The A’s had not lost an arbitration hearing since now-vice president of baseball operations Billy Beane became the A’s general manager prior to the 1998 regular season.
In fact, the Oakland Athletics had only been to three hearings total under Beane’s leadership.
That was before Wednesday’s arbitration hearing with left fielder Khris Davis. This was Davis’ first year of arbitration eligibility, after spending three seasons with the Milwaukee Brewers and one with the Athletics.
They’ve otherwise always managed to negotiate contracts with their arbitration eligible players without incident.
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Davis was arguably the main star of the team in 2016.
He finished the season tied for third in the league, having smashed 42 long balls during the course of the season. That is a pretty tremendous accomplishment, to say the least.
He played in 150 games for the A’s in 2016, the most he’d played in a single season in his career. He hit .247 which is close to average.
While it is true that Davis definitely needed to step up his game when it came to his on-base percentage (.307), the fact remains that Davis drove in 102 runs on the year.
Where would the A’s have been without those 102 RBI? Davis also posted a 2.8 WAR on the year.
He even had a three-homer game that he capped off with a walk-off grand slam. Performances like that should not be ignored.
The Athletics offered Davis $4.65 million for 2016 and Davis countered that offer with $5 million for the year. He made just $524,500 in 2015.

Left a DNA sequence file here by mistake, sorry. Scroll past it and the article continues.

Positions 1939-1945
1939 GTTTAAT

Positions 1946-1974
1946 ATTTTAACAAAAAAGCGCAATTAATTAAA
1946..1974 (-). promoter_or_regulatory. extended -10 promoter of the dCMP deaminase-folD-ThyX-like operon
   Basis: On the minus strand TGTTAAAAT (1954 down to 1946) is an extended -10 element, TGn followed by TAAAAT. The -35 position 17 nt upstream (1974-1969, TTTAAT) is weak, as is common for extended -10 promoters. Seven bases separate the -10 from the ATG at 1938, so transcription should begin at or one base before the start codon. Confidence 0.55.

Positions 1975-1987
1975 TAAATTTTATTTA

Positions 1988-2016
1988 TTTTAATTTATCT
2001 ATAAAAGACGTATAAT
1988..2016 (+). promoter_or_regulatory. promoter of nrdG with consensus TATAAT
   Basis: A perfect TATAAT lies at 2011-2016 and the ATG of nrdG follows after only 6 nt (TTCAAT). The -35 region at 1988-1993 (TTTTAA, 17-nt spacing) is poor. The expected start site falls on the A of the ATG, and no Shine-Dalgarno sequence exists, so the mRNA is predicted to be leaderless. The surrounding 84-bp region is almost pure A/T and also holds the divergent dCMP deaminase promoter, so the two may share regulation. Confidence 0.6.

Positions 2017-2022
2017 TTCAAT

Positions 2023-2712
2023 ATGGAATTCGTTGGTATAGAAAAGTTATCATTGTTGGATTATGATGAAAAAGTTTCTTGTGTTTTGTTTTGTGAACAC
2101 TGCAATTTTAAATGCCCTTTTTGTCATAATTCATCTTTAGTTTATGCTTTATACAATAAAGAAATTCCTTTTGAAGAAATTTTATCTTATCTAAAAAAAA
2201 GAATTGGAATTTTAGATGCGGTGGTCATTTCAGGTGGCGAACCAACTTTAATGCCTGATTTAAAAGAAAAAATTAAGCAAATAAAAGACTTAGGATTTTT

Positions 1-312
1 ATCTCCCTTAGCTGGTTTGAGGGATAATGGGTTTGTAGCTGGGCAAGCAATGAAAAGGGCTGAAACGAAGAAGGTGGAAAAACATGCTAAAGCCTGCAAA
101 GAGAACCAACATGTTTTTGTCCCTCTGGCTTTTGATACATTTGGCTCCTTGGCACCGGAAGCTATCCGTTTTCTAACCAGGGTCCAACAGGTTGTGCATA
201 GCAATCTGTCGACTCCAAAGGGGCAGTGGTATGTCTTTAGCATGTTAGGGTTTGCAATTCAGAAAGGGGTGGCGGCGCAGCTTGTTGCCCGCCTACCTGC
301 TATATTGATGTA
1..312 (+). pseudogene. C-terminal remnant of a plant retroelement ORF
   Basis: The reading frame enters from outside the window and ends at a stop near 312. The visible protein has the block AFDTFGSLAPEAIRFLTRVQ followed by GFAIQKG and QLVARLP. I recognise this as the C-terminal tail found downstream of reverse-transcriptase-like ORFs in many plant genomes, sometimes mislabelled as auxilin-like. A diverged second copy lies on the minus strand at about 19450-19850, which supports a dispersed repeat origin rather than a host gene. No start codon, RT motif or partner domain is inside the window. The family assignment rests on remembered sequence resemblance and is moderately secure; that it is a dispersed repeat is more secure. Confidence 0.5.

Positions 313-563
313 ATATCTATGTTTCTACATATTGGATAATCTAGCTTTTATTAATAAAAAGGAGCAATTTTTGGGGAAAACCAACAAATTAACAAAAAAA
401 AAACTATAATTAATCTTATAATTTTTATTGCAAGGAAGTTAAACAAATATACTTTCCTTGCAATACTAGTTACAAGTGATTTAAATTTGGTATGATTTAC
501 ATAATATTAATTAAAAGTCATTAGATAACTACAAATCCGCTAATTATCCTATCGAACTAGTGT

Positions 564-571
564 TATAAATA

Why the A’s took it all the way to a hearing is a bit of a conundrum. Sure, Davis’ OBP was low, but when you look at his overall numbers, it’s pretty obvious that he’s worth the $5 million, which is exactly how the arbitrators, Mark Irvings, Gil Vernon and Mark Burstein, felt.
The arbitrators awarded Davis his $5 million for the 2017 season and rightfully so. Davis proved he deserved it.
Whether or not he is able to repeat his 2016 performance remains to be seen but he deserved to be rewarded for what he had accomplished.
Still, the fact that the hearing even took place still seems odd.
The difference between the A’s offer and Davis’ counteroffer was relatively small, just a mere $350,000. That isn’t much in baseball terms.
So it remains a mystery as to why the A’s took this negotiation all the way to a hearing, something they obviously don’t usually allow to happen.
However, the right party, Khris Davis, prevailed over the A’s in this arbitration hearing, making it the only one that has been lost since Billy Beane took over the reigns of the organization.
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